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Cleveland House Where Three Women Were Held Is Demolished

posted 7 Aug 2013, 06:44 by Mpelembe Admin   [ updated 7 Aug 2013, 06:45 ]

Demolition begins on Ariel Castro's house where he kept three woman imprisoned and tortured for roughly a decade.

CLEVELANDOHIOUNITED STATES (AUGUST 7, 2013) (NBC) -  Workers on Wednesday (August 7) began demolition of the rundownCleveland house where three young women were imprisoned and tortured for roughly a decade.

The razing came less than a week after Ariel Castro was sentenced to life in prison without parole, plus 1,000 years, for holding Michelle KnightGina DeJesus andAmanda Berry captive in his home on Cleveland's west side.

Michelle Knight was on hand for the demolition handing out yellow balloons to onlookers and neighborhood residents. Knight said the balloons represented all the missing children out in the world.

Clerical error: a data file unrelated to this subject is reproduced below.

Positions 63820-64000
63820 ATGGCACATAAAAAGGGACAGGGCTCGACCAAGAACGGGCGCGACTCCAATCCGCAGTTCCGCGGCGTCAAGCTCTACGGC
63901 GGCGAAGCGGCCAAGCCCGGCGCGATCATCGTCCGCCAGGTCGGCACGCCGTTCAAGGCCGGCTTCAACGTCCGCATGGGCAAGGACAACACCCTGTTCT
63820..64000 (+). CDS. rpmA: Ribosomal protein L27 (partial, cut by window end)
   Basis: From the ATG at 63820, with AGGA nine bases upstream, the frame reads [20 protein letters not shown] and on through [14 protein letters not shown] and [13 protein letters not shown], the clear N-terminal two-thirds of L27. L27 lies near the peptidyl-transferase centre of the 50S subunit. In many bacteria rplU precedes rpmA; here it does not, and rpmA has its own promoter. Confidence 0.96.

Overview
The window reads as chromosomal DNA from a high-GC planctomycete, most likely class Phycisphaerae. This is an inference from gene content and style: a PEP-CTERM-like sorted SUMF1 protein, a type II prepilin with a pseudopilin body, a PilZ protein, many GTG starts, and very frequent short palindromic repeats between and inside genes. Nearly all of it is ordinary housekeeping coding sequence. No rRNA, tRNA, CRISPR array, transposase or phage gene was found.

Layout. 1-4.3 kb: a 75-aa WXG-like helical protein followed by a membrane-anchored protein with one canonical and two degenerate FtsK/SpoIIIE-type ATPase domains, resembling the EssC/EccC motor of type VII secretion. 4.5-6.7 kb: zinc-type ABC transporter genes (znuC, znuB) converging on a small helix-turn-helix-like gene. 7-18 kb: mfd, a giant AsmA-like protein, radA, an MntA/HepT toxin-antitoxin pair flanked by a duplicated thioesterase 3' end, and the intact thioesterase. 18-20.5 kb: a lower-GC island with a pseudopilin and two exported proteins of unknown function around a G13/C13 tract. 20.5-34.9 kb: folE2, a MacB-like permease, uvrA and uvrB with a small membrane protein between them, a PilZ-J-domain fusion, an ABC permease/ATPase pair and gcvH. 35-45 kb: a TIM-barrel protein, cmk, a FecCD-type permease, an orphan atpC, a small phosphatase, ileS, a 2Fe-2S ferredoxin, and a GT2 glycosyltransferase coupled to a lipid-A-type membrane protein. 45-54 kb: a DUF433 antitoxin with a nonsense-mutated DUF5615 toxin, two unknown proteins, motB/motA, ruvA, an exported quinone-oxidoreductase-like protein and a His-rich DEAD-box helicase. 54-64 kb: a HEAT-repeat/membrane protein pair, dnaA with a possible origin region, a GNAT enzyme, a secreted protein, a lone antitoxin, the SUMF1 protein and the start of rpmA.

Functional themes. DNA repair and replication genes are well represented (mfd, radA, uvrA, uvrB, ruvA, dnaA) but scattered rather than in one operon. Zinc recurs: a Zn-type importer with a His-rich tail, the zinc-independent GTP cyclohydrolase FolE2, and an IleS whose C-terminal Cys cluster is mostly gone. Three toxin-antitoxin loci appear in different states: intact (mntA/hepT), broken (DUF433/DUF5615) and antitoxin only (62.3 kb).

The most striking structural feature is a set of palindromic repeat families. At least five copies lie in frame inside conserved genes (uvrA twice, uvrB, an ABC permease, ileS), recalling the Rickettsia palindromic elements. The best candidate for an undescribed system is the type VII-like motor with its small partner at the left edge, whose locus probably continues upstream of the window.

"Why it was important to be here today is because nobody was there for me when I was missing and I want the people out there to know, including the mothers, that they can have strength, they can have hope, and their child will come back, they will, just have the love in god and you'll see they'll come back," Knight said.

Castro's family members, including his son, Anthony Castro, went to the house on Monday, to retrieve personal items.

Ariel Castro, 53, signed the deed to the three-story house over to Cuyahoga Countywhen he pleaded guilty to 937 charges, including aggravated murder for causing Knight to miscarry by beating and starving her.

Knight, 32, Berry, 27, and DeJesus, 23, went missing from the west side ofCleveland between 2002 and 2004.

They were rescued, along with Berry's 6-year-old-daughter by Castro, on May 6 after neighbors heard Berry's cries and helped her break through the house's front door.

Police found more than $22,000 in a washing machine in the basement. The money will help pay for the demolition.

Cleveland Councilman Brian Cummins, who represents the ward where the house is located, said his office is working on foreclosing on two adjacent, abandoned properties. Cummins said survivors and neighbors will help decide what to do with the properties.



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